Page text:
It was on Match of the Day in August 1995 that Alan Hansen made his famous assessment – “You can’t win anything with kids”. He was commenting on an early season defeat for Manchester United at Villa Park, when the Reds started with four players under the age of 21 – the Neville brothers, Nicky Butt and Paul Scholes – and two more – John O’Kane and David Beckham – brought on as substitutes. Those who know their football history will be aware that the team went on to win the Premier League and FA Cup double that season, with five of those six (O’Kane only made one other appearance) playing leading roles. So much for TV punditry.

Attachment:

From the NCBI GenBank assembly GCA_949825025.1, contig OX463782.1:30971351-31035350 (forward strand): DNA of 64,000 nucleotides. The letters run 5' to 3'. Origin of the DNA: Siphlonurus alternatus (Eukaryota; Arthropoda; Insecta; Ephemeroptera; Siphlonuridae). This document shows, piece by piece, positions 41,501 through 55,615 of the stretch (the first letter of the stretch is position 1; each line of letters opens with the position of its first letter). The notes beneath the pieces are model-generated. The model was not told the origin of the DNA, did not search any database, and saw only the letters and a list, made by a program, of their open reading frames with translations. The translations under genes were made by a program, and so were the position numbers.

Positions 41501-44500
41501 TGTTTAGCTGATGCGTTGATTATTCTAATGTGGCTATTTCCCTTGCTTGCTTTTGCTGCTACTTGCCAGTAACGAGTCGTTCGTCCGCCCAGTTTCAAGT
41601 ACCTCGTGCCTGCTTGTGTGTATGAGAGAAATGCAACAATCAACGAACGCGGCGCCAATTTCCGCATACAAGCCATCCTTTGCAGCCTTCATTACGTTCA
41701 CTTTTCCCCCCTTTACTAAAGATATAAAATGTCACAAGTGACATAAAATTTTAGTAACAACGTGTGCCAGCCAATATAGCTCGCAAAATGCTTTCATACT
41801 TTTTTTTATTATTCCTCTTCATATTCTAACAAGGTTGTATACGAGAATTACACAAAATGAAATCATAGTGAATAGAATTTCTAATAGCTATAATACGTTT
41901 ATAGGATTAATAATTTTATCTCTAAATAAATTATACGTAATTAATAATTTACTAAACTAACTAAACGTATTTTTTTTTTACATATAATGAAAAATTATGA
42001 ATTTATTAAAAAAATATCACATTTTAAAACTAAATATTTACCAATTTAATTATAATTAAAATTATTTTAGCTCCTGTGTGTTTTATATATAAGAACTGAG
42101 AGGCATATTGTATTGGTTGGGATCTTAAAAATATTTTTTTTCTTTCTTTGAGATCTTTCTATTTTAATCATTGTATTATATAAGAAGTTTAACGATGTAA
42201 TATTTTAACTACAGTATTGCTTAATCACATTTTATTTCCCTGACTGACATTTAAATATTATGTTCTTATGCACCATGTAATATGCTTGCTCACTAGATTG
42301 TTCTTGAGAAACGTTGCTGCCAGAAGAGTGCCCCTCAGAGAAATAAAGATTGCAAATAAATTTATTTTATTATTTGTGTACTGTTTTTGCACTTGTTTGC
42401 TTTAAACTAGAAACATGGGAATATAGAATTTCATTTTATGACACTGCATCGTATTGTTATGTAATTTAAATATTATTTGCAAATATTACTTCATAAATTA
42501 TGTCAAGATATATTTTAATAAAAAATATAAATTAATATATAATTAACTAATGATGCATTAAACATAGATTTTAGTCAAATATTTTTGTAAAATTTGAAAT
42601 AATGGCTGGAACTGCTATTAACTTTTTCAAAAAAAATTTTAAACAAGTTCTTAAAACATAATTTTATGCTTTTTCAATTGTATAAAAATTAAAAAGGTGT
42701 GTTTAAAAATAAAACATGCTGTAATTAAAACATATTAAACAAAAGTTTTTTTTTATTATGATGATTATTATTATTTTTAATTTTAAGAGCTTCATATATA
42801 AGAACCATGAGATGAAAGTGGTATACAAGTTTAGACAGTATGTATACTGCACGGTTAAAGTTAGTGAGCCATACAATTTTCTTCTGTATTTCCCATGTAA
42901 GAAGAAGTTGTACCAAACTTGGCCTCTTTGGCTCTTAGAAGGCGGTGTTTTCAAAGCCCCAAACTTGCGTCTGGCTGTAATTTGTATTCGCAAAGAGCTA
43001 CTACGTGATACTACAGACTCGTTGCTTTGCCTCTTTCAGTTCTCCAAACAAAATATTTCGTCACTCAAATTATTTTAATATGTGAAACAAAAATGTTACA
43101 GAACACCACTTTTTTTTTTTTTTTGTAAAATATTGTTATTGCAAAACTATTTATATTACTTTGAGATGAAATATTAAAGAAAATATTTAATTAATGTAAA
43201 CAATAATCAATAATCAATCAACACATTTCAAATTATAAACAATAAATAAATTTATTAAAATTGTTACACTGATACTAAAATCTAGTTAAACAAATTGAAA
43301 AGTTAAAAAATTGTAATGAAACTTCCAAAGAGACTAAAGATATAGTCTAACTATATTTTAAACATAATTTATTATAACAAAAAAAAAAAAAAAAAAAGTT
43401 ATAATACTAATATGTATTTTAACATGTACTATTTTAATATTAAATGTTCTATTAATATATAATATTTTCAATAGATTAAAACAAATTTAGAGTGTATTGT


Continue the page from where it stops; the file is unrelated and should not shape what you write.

There remains however the perennial question for many a team from Premiership contenders to park footballers: what is the best mix of youth and experience. And for those in the boardrooms of pro and semi-pro clubs who have to meet the costs of transfer fees and wages of a potentially itinerant playing staff, there is the more commercial question: how much of the budget is to be spent on tried and tested players bought in from other clubs, but liable to move off again to a higher bidder, and how much on developing home-grown talent. What if the talent is grown at home but still moves away when opportunities beckon elsewhere?